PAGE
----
Queen’s opens £14m computer science centre

A world class computer science hub built by Queen’s University at a cost of £14 million indicates its commitment to global development in the field it has been claimed.

The centre, housed in a brightly coloured modernist building on Belfast’s Malone Road, is to be opened by Ian Loughran, a Queen’s graduate who is now head of Americas sales operations at Google and will support the expansion of computer science – an institutional priority for the University.

STEM subjects are increasingly important to Northern Ireland’s economy and are currently in demand in the local labour market.

Describing itself as the “engine house” of the province the university said it is working with key industry players to ensure graduates are highly trained and employment ready.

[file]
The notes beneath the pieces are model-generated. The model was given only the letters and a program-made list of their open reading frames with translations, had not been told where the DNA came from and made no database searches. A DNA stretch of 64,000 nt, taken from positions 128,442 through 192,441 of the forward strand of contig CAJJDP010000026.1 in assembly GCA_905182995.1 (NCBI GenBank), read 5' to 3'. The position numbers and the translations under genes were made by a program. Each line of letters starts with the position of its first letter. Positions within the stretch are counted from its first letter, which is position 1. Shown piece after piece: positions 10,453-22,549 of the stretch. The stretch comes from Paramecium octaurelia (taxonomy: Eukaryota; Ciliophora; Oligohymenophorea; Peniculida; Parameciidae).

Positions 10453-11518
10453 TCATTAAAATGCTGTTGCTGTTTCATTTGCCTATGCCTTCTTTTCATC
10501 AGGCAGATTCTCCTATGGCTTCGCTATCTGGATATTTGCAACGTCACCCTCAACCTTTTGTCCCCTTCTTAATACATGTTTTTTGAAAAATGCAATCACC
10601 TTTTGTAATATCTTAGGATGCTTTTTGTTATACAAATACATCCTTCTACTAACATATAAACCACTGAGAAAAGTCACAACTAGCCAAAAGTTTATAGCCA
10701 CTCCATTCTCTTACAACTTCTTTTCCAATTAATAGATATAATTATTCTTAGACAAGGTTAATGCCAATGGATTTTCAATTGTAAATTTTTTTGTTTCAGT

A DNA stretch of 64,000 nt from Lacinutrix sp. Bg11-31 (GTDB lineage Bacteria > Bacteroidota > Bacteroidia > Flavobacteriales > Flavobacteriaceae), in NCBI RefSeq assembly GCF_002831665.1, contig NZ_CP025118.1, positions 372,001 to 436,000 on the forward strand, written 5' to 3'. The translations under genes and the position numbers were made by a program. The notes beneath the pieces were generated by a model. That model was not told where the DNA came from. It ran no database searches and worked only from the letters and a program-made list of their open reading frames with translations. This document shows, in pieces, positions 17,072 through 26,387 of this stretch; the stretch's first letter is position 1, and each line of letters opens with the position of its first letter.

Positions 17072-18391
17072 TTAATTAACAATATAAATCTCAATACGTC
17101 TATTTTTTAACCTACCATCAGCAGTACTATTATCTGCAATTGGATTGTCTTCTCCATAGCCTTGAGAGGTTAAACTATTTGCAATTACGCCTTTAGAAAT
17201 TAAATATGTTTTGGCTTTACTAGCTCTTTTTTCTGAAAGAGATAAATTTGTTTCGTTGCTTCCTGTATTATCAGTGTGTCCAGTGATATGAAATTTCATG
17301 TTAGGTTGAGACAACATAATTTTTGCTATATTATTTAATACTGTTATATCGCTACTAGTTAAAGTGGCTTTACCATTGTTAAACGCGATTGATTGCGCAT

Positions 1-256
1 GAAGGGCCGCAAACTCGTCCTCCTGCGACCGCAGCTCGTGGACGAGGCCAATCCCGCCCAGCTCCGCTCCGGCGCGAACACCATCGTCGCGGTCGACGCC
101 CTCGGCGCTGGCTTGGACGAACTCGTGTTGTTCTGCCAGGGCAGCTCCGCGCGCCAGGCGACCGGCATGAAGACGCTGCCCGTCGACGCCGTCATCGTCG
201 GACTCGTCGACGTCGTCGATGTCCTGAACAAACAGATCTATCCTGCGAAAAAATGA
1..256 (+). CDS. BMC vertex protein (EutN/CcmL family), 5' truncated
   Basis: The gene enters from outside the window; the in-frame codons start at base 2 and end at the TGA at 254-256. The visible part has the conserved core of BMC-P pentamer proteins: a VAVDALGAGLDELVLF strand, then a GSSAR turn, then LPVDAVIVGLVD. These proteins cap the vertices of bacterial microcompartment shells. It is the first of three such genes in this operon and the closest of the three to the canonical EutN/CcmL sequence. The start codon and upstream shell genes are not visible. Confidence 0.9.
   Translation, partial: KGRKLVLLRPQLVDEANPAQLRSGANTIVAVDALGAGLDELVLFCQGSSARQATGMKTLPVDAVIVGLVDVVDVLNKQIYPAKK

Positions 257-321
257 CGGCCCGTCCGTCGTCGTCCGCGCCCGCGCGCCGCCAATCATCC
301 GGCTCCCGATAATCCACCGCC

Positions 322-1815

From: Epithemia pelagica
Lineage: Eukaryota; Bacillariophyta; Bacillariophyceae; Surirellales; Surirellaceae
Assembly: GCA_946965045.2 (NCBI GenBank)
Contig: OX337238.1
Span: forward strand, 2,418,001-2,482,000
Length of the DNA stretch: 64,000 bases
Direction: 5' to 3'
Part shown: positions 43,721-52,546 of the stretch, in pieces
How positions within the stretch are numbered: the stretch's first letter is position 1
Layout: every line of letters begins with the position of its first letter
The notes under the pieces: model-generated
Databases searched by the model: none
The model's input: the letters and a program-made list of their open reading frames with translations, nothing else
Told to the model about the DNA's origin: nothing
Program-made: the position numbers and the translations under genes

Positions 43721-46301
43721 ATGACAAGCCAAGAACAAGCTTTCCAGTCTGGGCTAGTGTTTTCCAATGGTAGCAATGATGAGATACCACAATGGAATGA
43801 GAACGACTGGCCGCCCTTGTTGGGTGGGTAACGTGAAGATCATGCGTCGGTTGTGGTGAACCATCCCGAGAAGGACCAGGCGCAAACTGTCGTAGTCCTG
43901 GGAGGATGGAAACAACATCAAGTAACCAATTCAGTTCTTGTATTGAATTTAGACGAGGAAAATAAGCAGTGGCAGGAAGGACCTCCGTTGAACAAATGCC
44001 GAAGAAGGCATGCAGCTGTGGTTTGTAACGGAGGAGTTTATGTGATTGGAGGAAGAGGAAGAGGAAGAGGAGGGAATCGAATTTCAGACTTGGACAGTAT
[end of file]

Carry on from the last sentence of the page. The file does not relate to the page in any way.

“This investment by Queen’s is part of the University’s £700m capital development programme, which is transforming our campus and continuing to develop as a university that is a beacon of leaning and innovation,” said president and vice-chancellor, professor Patrick Johnson.

“The colourfully-redeveloped computer science building will allow the 1,000 students reading computing-related subjects to have access to state-of-the-art facilities. The impressive design fits the requirements of our world class university and supports our outstanding students and staff in conducting leading-edge education and research, focused on the needs of global society.

“This redevelopment would not have been possible without the support of our generous sponsors and donors; The Garfield Weston Foundation, First Derivatives and Allstate.”

Mr Loughran said: “I’m delighted to see this investment in Northern Ireland and specifically at Queen’s. Computer Science education is critical, not only because of the growing number of computer related jobs but also because it develops key skills, which foster new ideas and drive innovation in tech and other fields.”

The redevelopment was completed in nine months, its modern and colourful exterior boasts glass fins which represent digital code– a main mathematical aspect of computer science.

The hub spans four floors and includes labs and break-out spaces, providing a meeting place for creative learning and a new mode of teaching.